Oil, gas, mineral and logging firms obliged to disclose payments to governments
Large extractive companies dealing with oil, gas and minerals and loggers of primary forests will be obliged to disclose full details of their payments to national governments for every project that they operate, under new legislation approved by Parliament on Wednesday. The aim is to make companies dealing with strategic resources and governments more accountable.
MEPs approved, in two separate votes, a package of two proposals imposing on large extractive companies new obligations to provide details of payments to governments and reducing EU accounting red tape for smaller EU firms.
During the debate on Tuesday, Arlene McCarthy (S&D, UK), responsible for one of the two approved pieces of legislation, said: "During the tough negotiations with Council (...) we insisted on very tough rules and that reporting had to be meaningful, significant and had to deliver genuine transparency."
Klaus-Heiner Lehne (EPP, DE), in charge of the other proposal, said the main achievements of the new rules were: "Firstly, an increased harmonisation of European accounting laws (...), secondly getting rid a lot of red tape and making life easier for small and medium businesses."
The approved law forces large extractive companies dealing with oil, gas and minerals and loggers of primary forests to provide full details of their payments to federal, national and regional governments. This will have to be done on a project-by-project basis, i.e. for each lease or licence obtained to access resources, for example a mine or an oil field.
All payments above €100,000 will have to be published, to guarantee full transparency. In addition, MEPs approved an anti-evasion clause to ensure that companies cannot artificially split or aggregate payments to avoid disclosure. The types of payment to be reported include: production entitlements, certain taxes, royalties, dividends, bonuses, fees and payments for infrastructure improvements.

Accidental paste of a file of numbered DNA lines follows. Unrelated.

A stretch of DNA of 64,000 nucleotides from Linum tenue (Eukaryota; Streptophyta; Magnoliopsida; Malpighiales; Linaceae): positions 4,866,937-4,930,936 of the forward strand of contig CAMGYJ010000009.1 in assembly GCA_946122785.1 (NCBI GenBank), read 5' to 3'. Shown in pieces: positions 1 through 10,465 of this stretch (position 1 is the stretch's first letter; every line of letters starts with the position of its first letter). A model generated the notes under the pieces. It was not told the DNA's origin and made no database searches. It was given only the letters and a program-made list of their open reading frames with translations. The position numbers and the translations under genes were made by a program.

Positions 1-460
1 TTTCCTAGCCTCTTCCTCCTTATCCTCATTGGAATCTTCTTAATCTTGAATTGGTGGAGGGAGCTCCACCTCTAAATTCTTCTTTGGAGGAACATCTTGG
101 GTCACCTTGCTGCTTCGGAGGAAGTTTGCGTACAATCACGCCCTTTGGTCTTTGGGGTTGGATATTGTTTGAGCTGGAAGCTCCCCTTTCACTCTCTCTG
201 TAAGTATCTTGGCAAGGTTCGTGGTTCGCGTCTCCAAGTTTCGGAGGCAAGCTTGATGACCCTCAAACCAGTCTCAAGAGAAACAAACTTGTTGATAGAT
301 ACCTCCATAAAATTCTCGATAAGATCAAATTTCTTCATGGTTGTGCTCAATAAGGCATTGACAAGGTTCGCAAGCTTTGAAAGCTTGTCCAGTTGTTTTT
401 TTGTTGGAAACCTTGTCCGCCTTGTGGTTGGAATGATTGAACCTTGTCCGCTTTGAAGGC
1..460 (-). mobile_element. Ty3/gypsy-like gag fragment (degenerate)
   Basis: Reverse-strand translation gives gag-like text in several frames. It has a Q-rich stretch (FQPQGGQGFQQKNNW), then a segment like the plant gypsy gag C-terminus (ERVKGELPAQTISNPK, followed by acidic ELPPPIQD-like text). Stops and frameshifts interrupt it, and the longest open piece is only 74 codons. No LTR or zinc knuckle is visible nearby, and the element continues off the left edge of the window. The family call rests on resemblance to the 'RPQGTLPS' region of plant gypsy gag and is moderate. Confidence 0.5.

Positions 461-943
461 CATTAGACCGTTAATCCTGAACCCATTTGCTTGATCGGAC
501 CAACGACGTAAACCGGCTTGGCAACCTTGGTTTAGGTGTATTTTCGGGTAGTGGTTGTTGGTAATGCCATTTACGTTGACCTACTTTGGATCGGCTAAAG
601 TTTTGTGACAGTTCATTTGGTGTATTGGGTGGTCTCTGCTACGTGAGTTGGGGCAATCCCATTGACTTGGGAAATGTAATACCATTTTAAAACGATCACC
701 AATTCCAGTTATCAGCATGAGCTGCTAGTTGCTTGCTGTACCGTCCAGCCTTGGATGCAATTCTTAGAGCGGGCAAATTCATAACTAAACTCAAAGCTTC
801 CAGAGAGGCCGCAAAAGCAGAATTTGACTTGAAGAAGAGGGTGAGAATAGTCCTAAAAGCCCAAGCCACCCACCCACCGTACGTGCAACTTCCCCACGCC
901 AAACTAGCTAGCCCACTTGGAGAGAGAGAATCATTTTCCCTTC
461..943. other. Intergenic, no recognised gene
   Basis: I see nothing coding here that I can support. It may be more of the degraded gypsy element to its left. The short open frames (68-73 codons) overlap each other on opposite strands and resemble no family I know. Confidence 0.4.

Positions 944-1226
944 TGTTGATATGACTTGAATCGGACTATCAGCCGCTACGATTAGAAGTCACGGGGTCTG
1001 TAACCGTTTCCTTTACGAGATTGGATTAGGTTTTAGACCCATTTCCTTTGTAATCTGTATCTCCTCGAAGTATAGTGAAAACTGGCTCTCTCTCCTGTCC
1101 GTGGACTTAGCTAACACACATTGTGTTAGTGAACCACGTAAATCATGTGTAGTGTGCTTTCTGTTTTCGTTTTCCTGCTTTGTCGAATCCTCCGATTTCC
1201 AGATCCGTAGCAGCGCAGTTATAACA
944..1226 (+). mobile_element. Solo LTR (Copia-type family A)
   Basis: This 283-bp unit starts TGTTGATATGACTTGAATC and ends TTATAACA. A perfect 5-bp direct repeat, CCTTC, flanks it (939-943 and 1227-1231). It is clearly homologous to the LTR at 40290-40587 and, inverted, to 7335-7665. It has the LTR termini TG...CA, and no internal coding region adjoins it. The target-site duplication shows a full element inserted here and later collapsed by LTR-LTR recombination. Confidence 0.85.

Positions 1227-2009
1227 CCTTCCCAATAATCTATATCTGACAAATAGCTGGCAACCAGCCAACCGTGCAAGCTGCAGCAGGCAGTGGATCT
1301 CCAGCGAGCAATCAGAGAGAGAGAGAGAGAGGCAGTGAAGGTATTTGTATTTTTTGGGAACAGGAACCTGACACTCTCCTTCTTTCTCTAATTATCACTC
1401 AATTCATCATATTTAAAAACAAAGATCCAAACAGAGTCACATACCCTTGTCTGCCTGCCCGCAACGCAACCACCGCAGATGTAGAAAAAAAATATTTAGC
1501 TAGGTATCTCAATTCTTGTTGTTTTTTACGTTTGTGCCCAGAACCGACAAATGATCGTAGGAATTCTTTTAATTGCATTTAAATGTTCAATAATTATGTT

Small and medium sized firms are exempted from the new provisions and see their administrative burden reduced further compared to current rules.
No to the "tyrant's veto"
A major success for Parliament was to remove the "tyrant's veto" from the draft legislation – a clause exempting companies from the reporting requirements where the host country's criminal law bans such disclosure.
Parliament also introduced a strong review clause that will oblige the European Commission to explore the possibility of including additional sectors and disclosure provisions in the scope of this legislation within three years after its entry into force.
The new rules will enter into force following Council's formal approval. Member states will have two years to transpose them into their national legislation.
Procedure: Ordinary legislative procedure (co-decision), first reading agreement